Home News Articles Tariff Barriers In Alberta’s Beer Market Are Still Unconstitutional

Tariff Barriers In Alberta’s Beer Market Are Still Unconstitutional

By | Huffington Post on Aug 02 2016

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In a flourish of self-congratulatory bravado, Finance Minister Joe Ceci announced yet another major overhaul to Alberta’s brewing industry on July 28, 2016.

Prior to the NDP taking power in 2015, Alberta enjoyed the best market for beer in all of Canada. Although, it was by no means perfect, Albertans were able to enjoy a far greater selection of products from around the world at a much more competitive price than any other consumers in any other province.

Then the tinkering started.

Behind the scenes, for years, members of the Alberta Small Brewers Association had been lobbying the government in Edmonton to protect them from outside competition and provide financial supports. These efforts fell on deaf ears until the current political regime took office.

As a result, the first major overhaul took place October 28, 2015 when the government imposed a tax on craft beers brewed outside of the New West Partnership (British Columbia, Alberta and Saskatchewan). This tax violated both our constitution’s so-called “free trade” clause and long established case law from the Supreme Court of Canada. No province is permitted to erect a “tariff barrier” — a tax assessed by weight, volume, or a percentage of value — that impedes interprovincial trade.

As intended, the tax drove up prices on beer from outside the New West Partnership. But the increase in price failed to further the government’s goals of supporting local jobs and diversifying the economy — the mantra constantly intoned in Edmonton these days.

Muskoka Brewery was forced to pull out of Alberta entirely and lay off their Alberta employees. Steam Whistle Brewery languished under a 525 per cent tax increase and was forced to ask the courts to provide relief. Some of the small Albertan import agencies saw their sales drop by nearly 60 per cent. And since B.C. beers were exempt, producers from across the Rockies began shipping more than ever into the Alberta market.

Far from protecting local jobs and diversifying the economy, the October 2015 tax cost Albertans’ jobs, made businesses less-profitable, and flooded our market with products from outside the province.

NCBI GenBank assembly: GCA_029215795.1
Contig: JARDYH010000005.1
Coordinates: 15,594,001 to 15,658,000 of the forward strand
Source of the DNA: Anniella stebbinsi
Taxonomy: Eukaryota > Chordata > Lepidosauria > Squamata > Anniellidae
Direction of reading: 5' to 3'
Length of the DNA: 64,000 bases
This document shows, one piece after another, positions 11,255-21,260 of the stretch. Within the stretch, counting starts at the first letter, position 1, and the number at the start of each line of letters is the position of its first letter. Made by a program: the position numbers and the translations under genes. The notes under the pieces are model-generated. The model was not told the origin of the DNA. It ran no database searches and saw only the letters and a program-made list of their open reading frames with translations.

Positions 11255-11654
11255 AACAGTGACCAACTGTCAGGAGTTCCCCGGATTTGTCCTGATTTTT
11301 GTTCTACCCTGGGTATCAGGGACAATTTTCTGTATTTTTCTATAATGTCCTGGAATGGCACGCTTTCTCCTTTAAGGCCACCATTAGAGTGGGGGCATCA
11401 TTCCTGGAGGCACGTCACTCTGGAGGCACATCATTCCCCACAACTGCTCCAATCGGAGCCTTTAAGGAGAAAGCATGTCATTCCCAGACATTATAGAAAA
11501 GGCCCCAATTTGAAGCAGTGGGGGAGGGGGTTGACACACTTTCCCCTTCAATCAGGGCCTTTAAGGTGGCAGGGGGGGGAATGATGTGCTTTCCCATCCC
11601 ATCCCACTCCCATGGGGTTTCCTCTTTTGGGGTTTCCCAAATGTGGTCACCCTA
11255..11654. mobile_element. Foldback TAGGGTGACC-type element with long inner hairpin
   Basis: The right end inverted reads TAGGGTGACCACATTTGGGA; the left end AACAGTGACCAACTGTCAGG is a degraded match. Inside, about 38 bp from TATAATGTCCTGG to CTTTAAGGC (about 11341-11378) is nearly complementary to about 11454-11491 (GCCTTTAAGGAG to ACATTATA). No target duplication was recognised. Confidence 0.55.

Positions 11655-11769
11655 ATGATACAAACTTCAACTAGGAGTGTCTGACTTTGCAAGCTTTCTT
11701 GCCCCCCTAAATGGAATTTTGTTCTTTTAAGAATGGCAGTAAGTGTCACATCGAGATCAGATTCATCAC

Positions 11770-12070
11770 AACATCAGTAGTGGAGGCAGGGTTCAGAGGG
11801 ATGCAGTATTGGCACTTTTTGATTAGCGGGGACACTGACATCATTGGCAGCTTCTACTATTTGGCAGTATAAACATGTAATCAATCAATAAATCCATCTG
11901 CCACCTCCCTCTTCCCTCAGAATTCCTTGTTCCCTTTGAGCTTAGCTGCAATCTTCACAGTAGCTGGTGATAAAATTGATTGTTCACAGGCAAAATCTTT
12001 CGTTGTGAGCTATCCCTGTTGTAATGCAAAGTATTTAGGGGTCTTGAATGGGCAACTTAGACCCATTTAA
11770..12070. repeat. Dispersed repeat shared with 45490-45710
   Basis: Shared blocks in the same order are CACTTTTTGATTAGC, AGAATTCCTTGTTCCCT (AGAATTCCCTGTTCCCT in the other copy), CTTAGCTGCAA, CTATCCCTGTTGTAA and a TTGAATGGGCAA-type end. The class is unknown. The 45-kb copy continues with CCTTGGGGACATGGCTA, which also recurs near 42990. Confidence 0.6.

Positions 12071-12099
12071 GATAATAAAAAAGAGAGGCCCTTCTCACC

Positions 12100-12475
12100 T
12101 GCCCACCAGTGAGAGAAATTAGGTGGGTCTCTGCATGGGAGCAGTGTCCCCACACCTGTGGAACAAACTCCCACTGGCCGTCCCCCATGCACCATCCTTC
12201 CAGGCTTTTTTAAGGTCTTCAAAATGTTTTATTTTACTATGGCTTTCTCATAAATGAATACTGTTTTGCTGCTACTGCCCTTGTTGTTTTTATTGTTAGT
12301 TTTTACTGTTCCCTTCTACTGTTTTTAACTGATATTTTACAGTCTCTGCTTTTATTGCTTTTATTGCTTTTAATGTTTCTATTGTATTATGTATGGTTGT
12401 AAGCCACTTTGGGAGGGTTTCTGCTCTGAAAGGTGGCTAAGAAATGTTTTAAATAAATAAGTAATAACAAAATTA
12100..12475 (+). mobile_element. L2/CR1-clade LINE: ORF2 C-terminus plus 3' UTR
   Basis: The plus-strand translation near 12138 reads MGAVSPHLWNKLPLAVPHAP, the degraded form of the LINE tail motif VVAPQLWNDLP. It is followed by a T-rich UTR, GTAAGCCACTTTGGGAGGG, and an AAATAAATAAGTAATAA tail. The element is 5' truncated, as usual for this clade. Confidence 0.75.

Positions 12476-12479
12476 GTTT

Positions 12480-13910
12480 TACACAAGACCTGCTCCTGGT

Back to the drawing board.

The second major overhaul was announced July 28, 2016. As of August 5, 2016, all beers in Alberta will be taxed at the highest rate regardless of their place of origin and Alberta brewers will be subsidized by taxpayers based upon the volume of their sales.

But this does precious little to remedy constitutional problem created by this government last fall.

Section 121 of the Constitution Act, 1867 says that products from each province must be “admitted free” into every other province. When reading the many drafts and revisions of this provision in the years leading up to 1867, it is clear–the Fathers of Confederation wanted to tear down all government imposed impediments to internal trade.

For example, George Brown said, “[the] Union of all Provinces would break down all trade barriers between us, and throw open at once… a combined market of four million people.” And Alexander Galt said one of “the chief benefits expected to flow from confederation [is] the free interchange of the products of the labor of each province.”

Historical record aside, the judge in the Canadian Constitution Foundation‘s recentR. v. Comeau case also recognized that section 121 was “clearly intended” to uphold free trade between the provinces.

And this is why latest announcement rings so hollow. Alberta brewers will receive taxpayer money on a volume sold basis to offset their costs, which is merely an indirect means of imposing a tariff barrier on beer from elsewhere in Canada.

Ignoring the political hullabaloo, Alberta’s new plan is to do covertly what it is not permitted to do openly. No court will have difficulty seeing through this sleight of hand.

By CCF Staff Lawyer Derek James From

(Image by Kurt Bauschardt under CC 2.0).

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